Private Equity as an Ownership Transition Solution

There are essentially two paths you can take when it comes to transitioning the ownership of your business – an internal transfer or an external transfer.  Each path offers several options. 
One thing is clearyou will eventually exit your business, either on your terms or someone else’s. 
Getting out of a family business is a lot harder than it was getting in. There are a myriad of challenges – family, financial, personal (as in what is next for you), taxes – let alone leaving the business in good hands to continue its legacy AND buy you out.
Selling the business is an option. How you choose to sell it is another.
Private Equity is one of the external transition alternatives that exist for selling a family business. Yet many owners don’t fully understand the financial and operating principles around this option, so let me demystify a few misnomers.
What it is.  Private Equity is simply a group of investors who raise capital from high net worth individuals and institutional funds, then invest that capital in closely held, private businesses.  They only invest in good companies that they think they can help make great.  Private Equity typically holds onto a company for four to seven years. They provide both liquidity (for you as the owner) and expertise (for you and your team) to help the business continue to grow. During this time they are also lining up possible buyers and assessing what is trending within your particular industry and the market to position the company for sale when the time is right.
The delta between the initial purchase and sale is how they make money and create returns to their investors – and the owner. 
What it is not.  Private Equity is not looking to come in and run your company for you.  If there is a hole in the leadership team, they will most definitely fill it.  But they are not there to gut your company. Their primary role is to provide advice and guidance, along with capital to fund growth and expansion.  You are still steering the ship.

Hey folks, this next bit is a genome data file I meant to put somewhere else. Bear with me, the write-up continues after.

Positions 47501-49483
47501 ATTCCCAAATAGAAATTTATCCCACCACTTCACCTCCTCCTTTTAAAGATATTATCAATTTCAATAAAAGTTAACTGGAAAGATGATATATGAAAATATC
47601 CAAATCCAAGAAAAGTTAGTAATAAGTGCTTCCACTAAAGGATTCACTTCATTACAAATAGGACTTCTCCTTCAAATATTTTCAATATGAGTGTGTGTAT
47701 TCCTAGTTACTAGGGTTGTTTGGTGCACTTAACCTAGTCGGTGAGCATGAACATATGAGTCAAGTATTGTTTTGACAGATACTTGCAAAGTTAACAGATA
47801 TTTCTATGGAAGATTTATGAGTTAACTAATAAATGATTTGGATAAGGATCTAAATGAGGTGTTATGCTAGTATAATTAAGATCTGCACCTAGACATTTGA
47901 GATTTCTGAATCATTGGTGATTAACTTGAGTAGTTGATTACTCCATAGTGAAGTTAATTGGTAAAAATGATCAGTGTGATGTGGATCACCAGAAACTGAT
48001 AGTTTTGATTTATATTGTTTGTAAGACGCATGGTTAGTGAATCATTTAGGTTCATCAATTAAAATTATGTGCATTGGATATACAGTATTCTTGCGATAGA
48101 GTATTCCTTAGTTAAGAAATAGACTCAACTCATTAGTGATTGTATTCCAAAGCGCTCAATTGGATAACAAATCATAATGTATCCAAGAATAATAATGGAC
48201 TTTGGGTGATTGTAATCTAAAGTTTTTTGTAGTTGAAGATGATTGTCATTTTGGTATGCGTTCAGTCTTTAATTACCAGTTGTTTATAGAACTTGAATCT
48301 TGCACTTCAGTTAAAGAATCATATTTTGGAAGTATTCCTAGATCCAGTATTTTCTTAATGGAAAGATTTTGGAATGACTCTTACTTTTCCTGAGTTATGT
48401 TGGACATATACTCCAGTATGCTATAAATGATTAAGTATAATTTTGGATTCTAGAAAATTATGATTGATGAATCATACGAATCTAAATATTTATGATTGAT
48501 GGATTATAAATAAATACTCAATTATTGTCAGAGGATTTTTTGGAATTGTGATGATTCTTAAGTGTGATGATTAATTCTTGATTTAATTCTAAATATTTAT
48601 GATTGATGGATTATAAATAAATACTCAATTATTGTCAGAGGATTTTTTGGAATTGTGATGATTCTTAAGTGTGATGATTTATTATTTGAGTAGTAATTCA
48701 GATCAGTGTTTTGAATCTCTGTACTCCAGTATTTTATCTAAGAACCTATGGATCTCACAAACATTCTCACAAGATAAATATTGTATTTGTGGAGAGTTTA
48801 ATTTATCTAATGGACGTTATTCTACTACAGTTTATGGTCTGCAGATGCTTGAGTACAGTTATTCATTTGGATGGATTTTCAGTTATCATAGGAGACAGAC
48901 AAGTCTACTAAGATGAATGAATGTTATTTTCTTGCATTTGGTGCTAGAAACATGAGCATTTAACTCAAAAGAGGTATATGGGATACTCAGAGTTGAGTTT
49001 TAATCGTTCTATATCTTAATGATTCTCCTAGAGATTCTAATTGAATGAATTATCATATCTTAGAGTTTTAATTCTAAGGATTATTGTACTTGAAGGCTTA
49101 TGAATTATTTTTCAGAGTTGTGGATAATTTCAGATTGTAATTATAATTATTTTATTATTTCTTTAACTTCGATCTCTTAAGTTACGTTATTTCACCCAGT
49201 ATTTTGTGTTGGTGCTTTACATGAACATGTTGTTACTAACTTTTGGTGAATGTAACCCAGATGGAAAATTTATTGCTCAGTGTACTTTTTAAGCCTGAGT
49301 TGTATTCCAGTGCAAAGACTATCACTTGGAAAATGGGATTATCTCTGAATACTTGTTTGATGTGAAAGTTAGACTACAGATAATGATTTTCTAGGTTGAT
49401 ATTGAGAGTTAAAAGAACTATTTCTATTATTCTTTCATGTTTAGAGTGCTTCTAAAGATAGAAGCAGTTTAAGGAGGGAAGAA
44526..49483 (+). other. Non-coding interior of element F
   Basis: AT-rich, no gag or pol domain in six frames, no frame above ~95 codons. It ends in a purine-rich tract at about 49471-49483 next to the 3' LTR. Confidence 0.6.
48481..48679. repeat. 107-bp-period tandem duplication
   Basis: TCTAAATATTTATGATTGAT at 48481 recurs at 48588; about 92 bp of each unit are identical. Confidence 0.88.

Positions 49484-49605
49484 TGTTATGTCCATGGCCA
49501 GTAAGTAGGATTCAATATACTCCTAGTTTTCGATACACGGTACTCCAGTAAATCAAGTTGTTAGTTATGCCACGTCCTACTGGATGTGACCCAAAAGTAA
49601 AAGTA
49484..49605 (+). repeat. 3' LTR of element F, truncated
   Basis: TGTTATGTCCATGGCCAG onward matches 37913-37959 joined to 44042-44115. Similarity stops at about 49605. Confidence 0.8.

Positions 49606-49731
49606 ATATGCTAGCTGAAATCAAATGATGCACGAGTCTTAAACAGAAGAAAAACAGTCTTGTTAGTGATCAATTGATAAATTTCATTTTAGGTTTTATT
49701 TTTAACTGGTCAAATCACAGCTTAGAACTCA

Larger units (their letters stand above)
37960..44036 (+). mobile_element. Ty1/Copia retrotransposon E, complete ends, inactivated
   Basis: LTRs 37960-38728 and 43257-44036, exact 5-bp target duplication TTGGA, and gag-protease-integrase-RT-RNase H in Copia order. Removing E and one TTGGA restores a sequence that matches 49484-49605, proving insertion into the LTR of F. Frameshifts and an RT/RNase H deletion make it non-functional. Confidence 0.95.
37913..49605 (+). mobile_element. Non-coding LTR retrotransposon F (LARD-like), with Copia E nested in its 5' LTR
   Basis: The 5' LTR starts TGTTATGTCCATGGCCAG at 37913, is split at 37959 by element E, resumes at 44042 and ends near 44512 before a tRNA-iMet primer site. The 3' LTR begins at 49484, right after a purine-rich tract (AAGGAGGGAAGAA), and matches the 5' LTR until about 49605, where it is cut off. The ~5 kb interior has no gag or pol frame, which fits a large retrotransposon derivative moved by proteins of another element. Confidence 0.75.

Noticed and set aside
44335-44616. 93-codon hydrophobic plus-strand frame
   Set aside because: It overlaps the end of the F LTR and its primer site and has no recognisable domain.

They do not buy 100% of the company. Private Equity firms typically buy 75% to 80% of ownership, while you own the remaining 25% to 20%. So when the Private Equity firm sells the company, your second check for the remaining portion of your ownership has the potential to be more than your initial check.
Would your company attract a Private Equity offer?
A Private Equity firm has an extensive due diligence list it uses to evaluate and ultimately decide on opportunities. The following are some of the primary factors that make companies attractive to a Private Equity investment:

  1.  A strong management team that can run the company without the owner
  2.  A company that is growing in a market that they believe will be expanding.  Most companies are generating at least $10MM in revenue, and $1MM to $2MM in EBITDA (earnings before interest, taxes, depreciation, and amortization – essentially the cash the business is producing).  
  3.  Shows a strong and stable cash flow
  4.  Clean financial statements that are timely and accurate
  5.  Limited need for capital investment in physical plants and equipment’
  6.  Leading market positions
  7.  High barriers to entry; niche markets
  8.  Potential for margin improvement or cost reduction
  9.  Acquisition opportunities
  10.  Good exit potential

Ask yourself this question, “Is my company prepared?” Business attractiveness and readiness are often obstacles, which often preclude a successful transaction.
Even if you don’t sell to Private Equity, these criteria will make your company strong, generating good returns for you today, and preparing the company for a successful transition of ownership tomorrow.